He writes about our trade with China and India, and the want of a large squadron of powerful warships on the Pacific.

2. Discussing a small part of the subject fully. In the same notebook the writer, instead of reporting a lecture on Japan as a whole, limited himself to a small part of the subject, as follows:

Last evening I attended a lecture on Japan given by Miss Mary A. Robinson, a missionary. She told some very entertaining stories about the Japanese and their customs. I was particularly interested in her account of New Year's week. It is proper to go visiting and to enjoy life at that time, but no work should be done. In entertaining the visitors the host brings out ten trays, each divided into partitions and each partition full of food. It is customary merely to taste the food, but Miss Robinson, not knowing this, once ate until she could eat no more. Still there were three full trays left. She thanked her host and returned home, but judge of her astonishment on being told that she had eaten the food which the servant had expected to last for a whole week.

The Time Limit. In choosing a small part of the subject we can often write about something that happened in a brief interval of time—perhaps in less time than it takes to tell it. The following story was told to the girl who wrote it by her father. At first she wrote a composition entitled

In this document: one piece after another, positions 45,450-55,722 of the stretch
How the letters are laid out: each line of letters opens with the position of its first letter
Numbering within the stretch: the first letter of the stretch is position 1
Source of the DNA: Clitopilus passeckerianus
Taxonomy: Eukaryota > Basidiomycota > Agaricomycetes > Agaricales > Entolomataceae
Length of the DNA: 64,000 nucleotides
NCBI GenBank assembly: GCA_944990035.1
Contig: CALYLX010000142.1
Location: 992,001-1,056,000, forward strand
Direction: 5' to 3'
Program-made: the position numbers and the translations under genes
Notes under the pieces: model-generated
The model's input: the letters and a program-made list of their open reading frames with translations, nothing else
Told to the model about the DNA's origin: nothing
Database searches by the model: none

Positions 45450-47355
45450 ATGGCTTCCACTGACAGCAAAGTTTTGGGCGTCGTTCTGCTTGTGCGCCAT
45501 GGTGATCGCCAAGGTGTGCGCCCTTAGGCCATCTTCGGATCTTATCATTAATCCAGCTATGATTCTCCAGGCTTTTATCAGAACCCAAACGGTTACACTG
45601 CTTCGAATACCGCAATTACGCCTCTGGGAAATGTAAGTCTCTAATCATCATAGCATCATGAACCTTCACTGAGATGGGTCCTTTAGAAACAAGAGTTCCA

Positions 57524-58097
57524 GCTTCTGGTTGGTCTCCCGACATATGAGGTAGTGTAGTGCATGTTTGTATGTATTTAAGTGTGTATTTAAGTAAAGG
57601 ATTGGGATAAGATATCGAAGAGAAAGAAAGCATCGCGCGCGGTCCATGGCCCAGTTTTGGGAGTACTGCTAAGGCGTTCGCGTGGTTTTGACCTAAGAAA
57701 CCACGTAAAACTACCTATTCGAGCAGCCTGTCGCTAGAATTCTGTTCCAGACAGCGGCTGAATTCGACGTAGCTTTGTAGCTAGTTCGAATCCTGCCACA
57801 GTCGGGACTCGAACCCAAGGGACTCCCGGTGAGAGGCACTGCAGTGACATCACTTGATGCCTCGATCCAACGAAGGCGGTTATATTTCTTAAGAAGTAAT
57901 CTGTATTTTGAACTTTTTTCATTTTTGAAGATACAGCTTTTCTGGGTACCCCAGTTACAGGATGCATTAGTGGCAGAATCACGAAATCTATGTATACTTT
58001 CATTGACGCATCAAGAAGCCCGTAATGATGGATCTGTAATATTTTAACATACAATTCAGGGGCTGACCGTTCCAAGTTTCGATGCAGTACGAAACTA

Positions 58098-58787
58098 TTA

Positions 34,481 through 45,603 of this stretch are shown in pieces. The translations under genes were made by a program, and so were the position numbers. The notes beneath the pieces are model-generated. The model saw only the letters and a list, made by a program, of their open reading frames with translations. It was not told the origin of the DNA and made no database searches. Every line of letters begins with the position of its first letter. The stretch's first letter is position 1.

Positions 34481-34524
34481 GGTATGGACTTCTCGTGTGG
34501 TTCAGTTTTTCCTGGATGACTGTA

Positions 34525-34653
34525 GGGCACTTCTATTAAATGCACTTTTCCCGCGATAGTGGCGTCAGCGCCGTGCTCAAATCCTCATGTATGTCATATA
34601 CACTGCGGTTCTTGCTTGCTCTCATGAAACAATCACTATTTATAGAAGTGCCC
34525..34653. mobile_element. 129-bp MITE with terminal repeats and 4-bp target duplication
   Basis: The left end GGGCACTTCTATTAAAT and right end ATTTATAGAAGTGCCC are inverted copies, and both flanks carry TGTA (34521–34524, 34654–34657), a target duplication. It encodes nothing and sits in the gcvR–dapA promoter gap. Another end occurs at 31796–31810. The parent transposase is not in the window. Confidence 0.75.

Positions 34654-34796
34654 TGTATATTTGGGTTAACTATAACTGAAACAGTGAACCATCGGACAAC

"From Liverpool to New York," but the result was not satisfactory, so she limited her subject as shown here.


Just before the war of 1861 I came as cabin boy from Liverpool to New York. One day as I stood on deck, looking in the direction of my far-off home, I saw a speck in the distance, right in our path. I watched it intently; it grew larger and larger as we neared it, and I soon saw that it was a man-of-war. At the same time my curiosity was aroused by the general confusion on our boat, so different from the quiet of a moment before. When I asked my friend, the second mate, what it all meant, he said, "We are pursued by a hostile cruiser, and if you care for your life you had better go to the cabin." Several women on deck heard this remark, which was evidently meant for them as well as for me, and hastened downstairs. I followed them. If it was confusion on deck, it was panic in the cabin. Every face was pale with fear; some talked, others wept.

Suddenly the cabin door opened, and the burly captain walked slowly in. He uttered the word "silence" so harshly that no one dared do otherwise than obey. Then he called the men and began to give orders. Every one was willing to do his part. Some covered the name of the ship at the stern with canvas; others took the names off the bow. Each man seized the first thing he saw which resembled a gun. Three men emptied a hogshead, pulled it on deck, and beat it loudly. Across the water this sounded much like a drum. All was bustle and hurry; every one was eagerly fulfilling the orders of the captain.

My curiosity got the better of my fear and I crept upon deck again. The vessel was very near now, and the soldiers, standing with guns pointed at me, sent a shiver through my whole body.

The vessel passed us several times, but as we kept some distance from them they could find no clew to our identity, and finally, deciding that we were a man-of-war, left us unharmed.

In "An Exciting Moment" the title, as well as the subject, shows that the time is limited. In the following verses note